All you need are some flashcards and objects that match them near the toddler. It is a fun way to introduce your toddler to the surroundings, be it at home, park or school.
For example, you show your child an image of a ball in the flashcard and ask them to find it for you. It goes a long way in teaching your child the right pronunciation and object recognition, along with cognitive development.
You can also say find 3 blue objects for a quick game without cards.
Go left? Or Go Right?
Turn back? Or Go Ahead?
Mazes are a big hit with kids!
Mazes are an incredibly clever way to boost your kid’s brain while having fun. Mazes encourage logical reasoning, scanning and helps improve fine motor skills as they draw the solution over the winding pathways.
Advantages of making your child solve Mazes:
a) Visual Motor Skill Development:
A maze requires that your child first scans his eyes throughout the page to try and figure out a solution.
Scanning is a very important skill for reading and writing.
b) Fine Motor Skill Development:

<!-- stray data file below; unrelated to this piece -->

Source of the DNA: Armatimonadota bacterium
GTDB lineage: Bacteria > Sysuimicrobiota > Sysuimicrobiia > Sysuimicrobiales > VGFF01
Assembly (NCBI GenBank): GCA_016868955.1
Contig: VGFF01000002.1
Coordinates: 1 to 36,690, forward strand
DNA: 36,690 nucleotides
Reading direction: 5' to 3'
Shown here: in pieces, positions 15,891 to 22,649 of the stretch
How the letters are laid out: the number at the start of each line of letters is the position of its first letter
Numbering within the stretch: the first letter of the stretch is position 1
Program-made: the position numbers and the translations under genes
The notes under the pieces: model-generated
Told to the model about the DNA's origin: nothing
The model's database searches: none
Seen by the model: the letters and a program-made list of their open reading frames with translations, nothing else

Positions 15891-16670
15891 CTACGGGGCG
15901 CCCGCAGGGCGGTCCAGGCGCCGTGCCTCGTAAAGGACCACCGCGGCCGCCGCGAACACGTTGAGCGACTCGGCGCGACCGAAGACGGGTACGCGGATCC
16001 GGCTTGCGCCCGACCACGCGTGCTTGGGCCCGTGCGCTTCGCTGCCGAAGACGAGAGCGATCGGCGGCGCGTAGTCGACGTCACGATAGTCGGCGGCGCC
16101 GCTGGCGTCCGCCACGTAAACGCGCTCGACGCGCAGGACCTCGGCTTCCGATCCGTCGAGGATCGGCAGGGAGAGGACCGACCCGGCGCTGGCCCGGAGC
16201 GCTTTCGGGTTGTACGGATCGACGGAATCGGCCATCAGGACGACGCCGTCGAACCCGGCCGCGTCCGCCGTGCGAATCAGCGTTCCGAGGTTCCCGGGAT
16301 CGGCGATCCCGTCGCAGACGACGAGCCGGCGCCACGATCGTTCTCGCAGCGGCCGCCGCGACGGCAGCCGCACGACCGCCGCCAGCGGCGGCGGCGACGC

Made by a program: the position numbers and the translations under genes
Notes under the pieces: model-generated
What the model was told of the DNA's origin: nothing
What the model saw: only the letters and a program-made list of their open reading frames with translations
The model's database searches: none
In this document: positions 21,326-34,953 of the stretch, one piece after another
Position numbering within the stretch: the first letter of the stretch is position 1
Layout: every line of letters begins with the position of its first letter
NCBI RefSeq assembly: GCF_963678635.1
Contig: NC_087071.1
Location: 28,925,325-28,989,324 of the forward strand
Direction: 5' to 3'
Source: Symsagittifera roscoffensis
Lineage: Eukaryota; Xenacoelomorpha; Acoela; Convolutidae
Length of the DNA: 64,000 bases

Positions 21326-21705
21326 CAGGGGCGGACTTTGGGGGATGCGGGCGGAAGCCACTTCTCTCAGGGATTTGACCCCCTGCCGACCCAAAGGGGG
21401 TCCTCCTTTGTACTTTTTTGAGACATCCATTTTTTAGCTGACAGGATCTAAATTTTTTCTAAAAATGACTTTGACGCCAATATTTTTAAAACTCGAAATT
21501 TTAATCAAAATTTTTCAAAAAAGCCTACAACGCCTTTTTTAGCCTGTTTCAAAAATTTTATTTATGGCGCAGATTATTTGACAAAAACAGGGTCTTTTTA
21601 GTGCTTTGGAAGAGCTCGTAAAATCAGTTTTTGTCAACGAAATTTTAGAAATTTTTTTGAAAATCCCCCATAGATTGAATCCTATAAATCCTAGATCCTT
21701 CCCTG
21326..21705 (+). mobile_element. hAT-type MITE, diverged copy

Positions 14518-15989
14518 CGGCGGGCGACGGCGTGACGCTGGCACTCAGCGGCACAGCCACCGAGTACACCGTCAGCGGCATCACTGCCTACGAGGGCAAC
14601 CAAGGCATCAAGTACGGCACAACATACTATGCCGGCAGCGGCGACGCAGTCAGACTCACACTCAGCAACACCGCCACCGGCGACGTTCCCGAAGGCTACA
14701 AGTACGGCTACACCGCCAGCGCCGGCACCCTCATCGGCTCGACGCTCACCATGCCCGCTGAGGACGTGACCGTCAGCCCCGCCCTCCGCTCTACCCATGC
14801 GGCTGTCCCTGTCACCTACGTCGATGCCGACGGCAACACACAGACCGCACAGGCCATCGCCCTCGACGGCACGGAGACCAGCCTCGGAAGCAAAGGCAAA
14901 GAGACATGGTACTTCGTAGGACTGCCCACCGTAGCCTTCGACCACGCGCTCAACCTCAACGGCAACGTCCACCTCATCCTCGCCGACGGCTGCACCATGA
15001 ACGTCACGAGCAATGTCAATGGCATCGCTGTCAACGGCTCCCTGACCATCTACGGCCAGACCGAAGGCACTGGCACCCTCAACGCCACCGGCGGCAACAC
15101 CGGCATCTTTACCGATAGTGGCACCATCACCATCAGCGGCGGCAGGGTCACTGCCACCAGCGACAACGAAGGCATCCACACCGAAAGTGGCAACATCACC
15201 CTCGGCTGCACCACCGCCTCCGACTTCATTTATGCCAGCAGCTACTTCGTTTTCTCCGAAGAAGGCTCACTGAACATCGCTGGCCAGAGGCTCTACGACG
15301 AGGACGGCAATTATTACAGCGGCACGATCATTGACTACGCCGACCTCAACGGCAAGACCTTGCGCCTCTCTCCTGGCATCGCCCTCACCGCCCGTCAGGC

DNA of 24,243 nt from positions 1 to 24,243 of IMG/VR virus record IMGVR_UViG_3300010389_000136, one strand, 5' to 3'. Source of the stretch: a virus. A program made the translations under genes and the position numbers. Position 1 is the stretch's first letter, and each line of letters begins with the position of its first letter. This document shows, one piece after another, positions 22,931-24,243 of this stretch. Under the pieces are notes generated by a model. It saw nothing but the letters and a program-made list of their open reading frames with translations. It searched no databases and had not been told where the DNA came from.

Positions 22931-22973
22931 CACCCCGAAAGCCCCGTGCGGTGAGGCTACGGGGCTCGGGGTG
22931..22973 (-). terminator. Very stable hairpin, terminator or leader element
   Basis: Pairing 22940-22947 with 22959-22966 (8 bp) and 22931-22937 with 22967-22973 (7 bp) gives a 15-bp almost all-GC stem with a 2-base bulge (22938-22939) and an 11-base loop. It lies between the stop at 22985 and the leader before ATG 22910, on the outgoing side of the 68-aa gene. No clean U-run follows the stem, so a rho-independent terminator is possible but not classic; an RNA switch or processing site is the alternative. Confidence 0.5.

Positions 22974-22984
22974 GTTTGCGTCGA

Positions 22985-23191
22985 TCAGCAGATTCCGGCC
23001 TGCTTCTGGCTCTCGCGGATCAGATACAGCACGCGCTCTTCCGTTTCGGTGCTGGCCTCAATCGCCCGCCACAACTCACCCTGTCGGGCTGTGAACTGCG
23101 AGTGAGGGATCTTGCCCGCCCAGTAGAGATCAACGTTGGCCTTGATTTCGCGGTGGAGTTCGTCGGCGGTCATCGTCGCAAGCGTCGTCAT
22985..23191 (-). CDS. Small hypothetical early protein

A maze also requires that your child draws a line in between the maze (without touching the outer lines).
That his, he needs to be able to control his pencil with his fingers.
c) Problem Solving Ability:
There is a problem – The Maze
He needs to figure out a solution – Get into the maze and get out of it or reach the centre.
How? – Find different paths
Problem Solving Abilities are one of the most crucial skills required in everyday life.
9) MATCH THE FOLLOWING
This matching game works great for toddlers around 2 to 4. Grab a paper and draw some pictures in two columns. Let your kid match both sides with colorful crayons/ pencils. We usually pair things up like flower – honeybee, teapot – a teacup, rain – umbrella, tom – jerry, shoe – socks, candies – cavities, baby – diaper and so on.
If your child is not sure about a pair, this is a great opportunity to teach them about it (For example, honeybee is a match for flower because it feeds on the nectar). This game also helps remember and strengthen the concepts you taught them earlier. Get creative and vary the themes and do opposites or rhyming words as your toddler learns them. I also use phrases like thank you, sorry, please, and good night on one side and some relevant situations on the other side for my toddler to match.
If you are worried that your drawing skills are no good for such a game, try piecing images from the internet and print out to have fun! Let your kid color the images later as a bonus!
10) Sensory Play